An ETF that tracks floating-rate notes has become a popular option for bond investors seeking to protect themselves against the damaging impact of higher interest rates.
The iShares Floating Rate Bond ETF (NYSEArca: FLOT) has brought in fresh assets of nearly $2.4 billion so far this year, according to IndexUniverse flow data.
FLOT’s benchmark measures the performance of U.S. dollar-denominated, investment-grade floating rate notes. The securities in the index have maturities between one month and five years.
The notes pay a variable coupon rate, a majority of which are based on the 3-month London Interbank Offer Rate or LIBOR, with a fixed spread, according to the fund’s prospectus.
Floating-rate notes come with lower yields than fixed notes of the same maturity. However, floating-rate notes provide protection against rising interest rates, and that explains FLOT’s significant inflows this year.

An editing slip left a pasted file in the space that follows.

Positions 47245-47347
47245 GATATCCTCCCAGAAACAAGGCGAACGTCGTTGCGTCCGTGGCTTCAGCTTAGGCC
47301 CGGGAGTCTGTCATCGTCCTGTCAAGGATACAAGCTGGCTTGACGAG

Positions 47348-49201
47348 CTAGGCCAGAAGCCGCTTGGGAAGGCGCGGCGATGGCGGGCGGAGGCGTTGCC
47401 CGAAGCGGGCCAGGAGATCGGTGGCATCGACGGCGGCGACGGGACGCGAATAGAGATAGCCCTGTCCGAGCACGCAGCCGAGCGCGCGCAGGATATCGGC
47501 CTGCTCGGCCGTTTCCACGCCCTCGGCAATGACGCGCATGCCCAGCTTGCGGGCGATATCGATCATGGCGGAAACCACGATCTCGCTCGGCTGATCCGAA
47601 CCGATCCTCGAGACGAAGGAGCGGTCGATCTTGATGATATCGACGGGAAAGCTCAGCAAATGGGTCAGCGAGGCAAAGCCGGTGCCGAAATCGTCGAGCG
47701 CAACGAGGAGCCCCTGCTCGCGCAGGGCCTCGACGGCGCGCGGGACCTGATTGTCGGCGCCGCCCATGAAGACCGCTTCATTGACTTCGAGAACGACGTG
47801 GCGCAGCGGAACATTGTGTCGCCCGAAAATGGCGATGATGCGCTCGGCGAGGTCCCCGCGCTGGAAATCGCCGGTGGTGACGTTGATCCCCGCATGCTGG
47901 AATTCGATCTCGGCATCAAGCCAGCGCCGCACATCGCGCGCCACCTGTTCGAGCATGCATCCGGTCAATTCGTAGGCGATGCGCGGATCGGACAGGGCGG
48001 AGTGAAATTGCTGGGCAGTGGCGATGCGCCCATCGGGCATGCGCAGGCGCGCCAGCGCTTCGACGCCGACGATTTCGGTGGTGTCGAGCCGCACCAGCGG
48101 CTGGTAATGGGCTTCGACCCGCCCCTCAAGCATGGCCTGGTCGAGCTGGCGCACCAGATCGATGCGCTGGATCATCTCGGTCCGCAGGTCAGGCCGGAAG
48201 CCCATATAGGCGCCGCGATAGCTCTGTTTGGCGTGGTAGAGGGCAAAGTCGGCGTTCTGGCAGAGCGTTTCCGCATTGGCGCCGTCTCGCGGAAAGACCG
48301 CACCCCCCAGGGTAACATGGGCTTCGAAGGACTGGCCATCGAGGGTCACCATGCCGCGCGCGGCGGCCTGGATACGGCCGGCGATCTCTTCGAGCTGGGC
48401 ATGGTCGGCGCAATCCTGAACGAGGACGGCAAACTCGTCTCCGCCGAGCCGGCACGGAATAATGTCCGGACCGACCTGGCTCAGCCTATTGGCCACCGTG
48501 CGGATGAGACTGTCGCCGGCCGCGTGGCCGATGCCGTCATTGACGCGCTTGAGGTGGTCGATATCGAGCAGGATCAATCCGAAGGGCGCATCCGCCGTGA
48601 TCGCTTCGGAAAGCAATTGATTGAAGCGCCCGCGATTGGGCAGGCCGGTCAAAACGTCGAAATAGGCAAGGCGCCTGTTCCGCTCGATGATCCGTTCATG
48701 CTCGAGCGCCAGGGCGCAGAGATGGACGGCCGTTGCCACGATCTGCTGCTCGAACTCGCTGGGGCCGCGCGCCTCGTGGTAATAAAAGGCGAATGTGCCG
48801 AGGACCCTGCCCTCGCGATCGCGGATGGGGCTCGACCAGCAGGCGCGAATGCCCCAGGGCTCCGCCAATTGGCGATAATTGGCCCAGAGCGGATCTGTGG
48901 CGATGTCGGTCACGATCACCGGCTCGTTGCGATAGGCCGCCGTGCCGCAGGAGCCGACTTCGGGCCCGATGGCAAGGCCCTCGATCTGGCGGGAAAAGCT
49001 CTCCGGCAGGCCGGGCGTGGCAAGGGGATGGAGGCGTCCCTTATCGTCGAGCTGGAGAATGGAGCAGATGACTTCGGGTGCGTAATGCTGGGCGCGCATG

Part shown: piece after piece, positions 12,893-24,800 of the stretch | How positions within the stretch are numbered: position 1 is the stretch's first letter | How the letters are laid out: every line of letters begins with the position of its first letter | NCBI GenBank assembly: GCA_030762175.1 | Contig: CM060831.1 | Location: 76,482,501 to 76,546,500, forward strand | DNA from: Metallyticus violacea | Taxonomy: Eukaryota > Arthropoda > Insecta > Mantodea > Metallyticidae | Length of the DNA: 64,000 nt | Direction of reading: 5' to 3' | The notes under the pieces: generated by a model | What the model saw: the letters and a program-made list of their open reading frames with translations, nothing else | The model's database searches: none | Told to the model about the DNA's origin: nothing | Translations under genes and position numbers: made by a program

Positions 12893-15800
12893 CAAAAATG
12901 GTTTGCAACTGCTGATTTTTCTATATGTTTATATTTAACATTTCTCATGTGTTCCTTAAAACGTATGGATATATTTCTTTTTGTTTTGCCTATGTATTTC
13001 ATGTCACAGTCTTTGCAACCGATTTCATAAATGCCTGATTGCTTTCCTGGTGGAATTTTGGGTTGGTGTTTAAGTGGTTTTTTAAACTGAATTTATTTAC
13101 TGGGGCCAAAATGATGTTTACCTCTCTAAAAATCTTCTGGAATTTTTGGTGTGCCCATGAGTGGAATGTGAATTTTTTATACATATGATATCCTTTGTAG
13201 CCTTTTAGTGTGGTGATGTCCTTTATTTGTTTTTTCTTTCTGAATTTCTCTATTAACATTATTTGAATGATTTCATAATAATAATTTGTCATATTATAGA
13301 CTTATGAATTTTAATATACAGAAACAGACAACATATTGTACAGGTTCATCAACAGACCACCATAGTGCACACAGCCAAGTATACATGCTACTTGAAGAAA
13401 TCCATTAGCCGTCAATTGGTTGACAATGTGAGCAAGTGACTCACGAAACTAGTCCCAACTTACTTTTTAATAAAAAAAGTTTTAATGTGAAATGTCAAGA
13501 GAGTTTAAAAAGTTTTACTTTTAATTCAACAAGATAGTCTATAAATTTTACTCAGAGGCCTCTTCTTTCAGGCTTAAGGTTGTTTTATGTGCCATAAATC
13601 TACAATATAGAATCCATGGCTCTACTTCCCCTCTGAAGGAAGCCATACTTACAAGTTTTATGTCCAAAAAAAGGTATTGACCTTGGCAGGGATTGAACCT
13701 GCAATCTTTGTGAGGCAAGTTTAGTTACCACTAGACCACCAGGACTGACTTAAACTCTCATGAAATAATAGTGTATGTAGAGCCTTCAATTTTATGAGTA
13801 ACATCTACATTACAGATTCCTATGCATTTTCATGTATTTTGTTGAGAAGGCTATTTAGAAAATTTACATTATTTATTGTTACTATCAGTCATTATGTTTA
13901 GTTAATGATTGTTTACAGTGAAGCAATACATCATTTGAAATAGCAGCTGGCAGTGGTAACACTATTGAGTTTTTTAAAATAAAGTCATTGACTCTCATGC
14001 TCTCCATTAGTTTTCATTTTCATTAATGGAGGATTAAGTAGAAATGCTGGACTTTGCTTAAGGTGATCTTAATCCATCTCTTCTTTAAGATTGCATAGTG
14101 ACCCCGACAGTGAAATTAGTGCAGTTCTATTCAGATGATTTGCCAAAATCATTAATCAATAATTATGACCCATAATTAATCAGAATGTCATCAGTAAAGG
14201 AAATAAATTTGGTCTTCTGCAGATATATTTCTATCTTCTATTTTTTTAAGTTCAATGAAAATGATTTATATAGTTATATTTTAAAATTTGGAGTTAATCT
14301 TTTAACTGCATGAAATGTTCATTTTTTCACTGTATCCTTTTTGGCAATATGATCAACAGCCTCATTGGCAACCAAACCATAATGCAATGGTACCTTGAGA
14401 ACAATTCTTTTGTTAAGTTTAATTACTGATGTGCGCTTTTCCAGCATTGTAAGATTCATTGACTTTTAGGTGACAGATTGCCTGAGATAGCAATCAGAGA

FLOT holds about $2.8 billion of assets. The fund charges an expense ratio of 0.20%.
Other ETFs in the category includeSPDR Barclays Capital Investment Grade Floating Rate (NYSEArca: FLRN) and Market Vectors Investment Grade Floating Rate (NYSEArca: FLTR).
Bank loan ETFs, which invest in floating-rate bonds, have also seen hefty inflows this year. [Bank Loan ETFs Still in the Groove as Interest Rates Rise]
“As interest rates have risen over the past few months, investors have sold bond funds, particularly those with a lot of interest-rate risk, and opted instead for bond funds with shorter duration,” says Morningstar ETF analyst Michael Rawson.